Uncarved Block repost Feb 05


After our Tao session yesterday I spoke with Carl a bit about D.C. Lau and Victor Mair’s use of the word uncarved block and unhewn log respectively in their translations. I traced the reference to the Chinese character 朴 which Carl translates as “simple”. I’m at my point in my understanding of the Tao Te Ching where research is very important to me and I also find research a very good exercise in letting go of the self. Whatever pre-conceived notion you may start with or whatever you may want something to be, research may challenge those things you hold on to.

So this is what I found out so far about the Chinese character 朴 and its use in the Tao Te Ching. It is pronounced “p’u” in MSM (Modern Standard Mandarin) but would have been pronounced "phluk’ in OS (Old Sinitic) which is how the language was spoken in the time of the Mawangdui silk manuscripts (two of the oldest written versions of the TTC) There was an older version found in 1993 but it seems to be an abridged, incomplete version. (just as an aside; most translations of the TTC use what is referred to as the “received version”. This is the version that has been handed down through the centuries)This is according to Victor Mair who as a Sinologist seems to be one of the most respected source references regarding ancient Chinese linguistics.He also states that the word “phluk” is almost certainly related to the English word “block” which is derived from the Indo-European root bhelk (beam).

In the Mawangdui manuscript B (the earliest of the two version) the Chinese character 樸 is used instead of 朴 (a 6 stroke modern version of the 16 樸). Their usage appear to be very similar. In the Mawangdui Manuscript A however a different character is used in place of 樸 it is 楃. This character tends to have a different usage. Wikipedia https://en.wikipedia.org/wiki/Pu_(Daoism) states that 屋 refers to a room or house and in conjunction with 木 it could mean “wood canopy”. This Wikipedia article translates 樸 as “unworked wood” and 楃 as “house tent”.

Wikipedia refers to 木 as “the semantically significant tree radical” because this is a component of both 樸 and 楃 it seems that it is not a stretch to think this character has something to do with wood.

I think most of this is irrelevant to our Tao gatherings and discussions because Carl’s use of the word “simple” seems fine, though “plain” is also a common variant. Perhaps in modern Chinese this is the go-to usage of the character, I have no idea. But the historical background interests me greatly. The use of “uncarved block” (Lau) or “unhewn log” (Mair) shouldn’t be considered a complete fabrication. I’m not sure about Lau but from what I have read about Mair he has an amazing base of knowledge regarding Chinese cultural and language. Robert G. Henricks is another scholarly translator who works from the Mawangdui Manuscripts he uses the phrase “embrace the genuine”. But I think his background is in comparative religion.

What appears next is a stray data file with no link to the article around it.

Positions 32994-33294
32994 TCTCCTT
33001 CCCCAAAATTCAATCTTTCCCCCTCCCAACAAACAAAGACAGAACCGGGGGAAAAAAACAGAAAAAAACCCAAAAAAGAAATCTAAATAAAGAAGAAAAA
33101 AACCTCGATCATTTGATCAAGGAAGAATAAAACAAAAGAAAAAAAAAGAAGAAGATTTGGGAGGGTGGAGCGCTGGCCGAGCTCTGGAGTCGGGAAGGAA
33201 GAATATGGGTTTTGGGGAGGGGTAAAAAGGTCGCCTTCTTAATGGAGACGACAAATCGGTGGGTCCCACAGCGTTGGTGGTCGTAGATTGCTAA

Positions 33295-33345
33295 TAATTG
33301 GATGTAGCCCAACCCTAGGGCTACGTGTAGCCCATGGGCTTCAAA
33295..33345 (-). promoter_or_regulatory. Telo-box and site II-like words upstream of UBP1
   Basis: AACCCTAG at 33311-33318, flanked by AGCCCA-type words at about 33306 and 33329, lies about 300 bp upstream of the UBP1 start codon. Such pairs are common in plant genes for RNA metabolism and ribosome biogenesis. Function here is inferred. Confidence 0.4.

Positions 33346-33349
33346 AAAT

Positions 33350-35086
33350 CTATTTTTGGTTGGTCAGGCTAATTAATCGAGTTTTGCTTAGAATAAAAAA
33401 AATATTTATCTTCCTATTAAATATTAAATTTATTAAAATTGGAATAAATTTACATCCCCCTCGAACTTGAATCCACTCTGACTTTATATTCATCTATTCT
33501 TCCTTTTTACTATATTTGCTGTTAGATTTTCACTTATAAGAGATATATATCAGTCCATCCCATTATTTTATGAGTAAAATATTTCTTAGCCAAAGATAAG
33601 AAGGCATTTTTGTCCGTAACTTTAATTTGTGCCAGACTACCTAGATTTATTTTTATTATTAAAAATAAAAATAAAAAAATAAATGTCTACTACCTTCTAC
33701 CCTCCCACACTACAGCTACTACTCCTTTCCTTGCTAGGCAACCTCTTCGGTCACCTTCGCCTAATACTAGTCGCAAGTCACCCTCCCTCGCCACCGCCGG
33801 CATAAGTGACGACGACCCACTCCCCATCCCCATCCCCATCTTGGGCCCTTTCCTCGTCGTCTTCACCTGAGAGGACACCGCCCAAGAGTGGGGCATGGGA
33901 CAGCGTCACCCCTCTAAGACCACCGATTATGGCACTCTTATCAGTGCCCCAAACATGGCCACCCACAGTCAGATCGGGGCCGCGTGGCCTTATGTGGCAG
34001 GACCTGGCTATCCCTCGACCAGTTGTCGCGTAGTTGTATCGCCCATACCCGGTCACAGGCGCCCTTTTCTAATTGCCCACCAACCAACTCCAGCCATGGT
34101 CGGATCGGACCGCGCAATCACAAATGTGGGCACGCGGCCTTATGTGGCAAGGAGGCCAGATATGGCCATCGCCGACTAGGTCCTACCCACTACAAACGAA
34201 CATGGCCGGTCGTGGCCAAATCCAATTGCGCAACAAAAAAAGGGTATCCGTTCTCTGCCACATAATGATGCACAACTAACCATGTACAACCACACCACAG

Mawangdui B uses 樸 8 times in 6 chapters. Mawangdui A uses 楃 6 times in 4 chapters though there are missing characters where it is indicated in Chap 19 and 57. So it is an often returned to and important theme in the TTC. I think Carl your objection to the use of “uncarved block” or “unhewn log” is that is poetic imagery. Whether or not the TTC originally used poetic devices is probably a different discussion. I would certainly agree with your position and Victor Mair’s by the way, that the poetic license used by the hundreds, maybe thousands of translators of the TTC over the years is really a way of twisting it around towards their own point of view.


You could be on your way to making your own translation Kirk! I've heard it is the most translated book after the Bible. I'd just mention that radicals are much less rational than I’d wish, so having show up in two characters means less than we’d wish.

I feel one can't truly know what the Tao Te Ching is saying unless one is a taoist, i.e., a small 't' taoist. (https://www.centertao.org/2010/12/23/small-t-taoists/). Being an academic may even be a drawback, at least from the Tao Te Ching's point of view. Ironic perhaps. Nevertheless, exploring the field and striving to get to the bottom is a perfect "make something to belong to" way of hunting and gathering modern style.

Perhaps I'll make a comparison of the "uncarved block" with the raw translation. It would be interesting to check them out side by side I guess.

For some reason I didn't get notified of your post here and only saw it when I clicked on the community by chance. Have to fix that!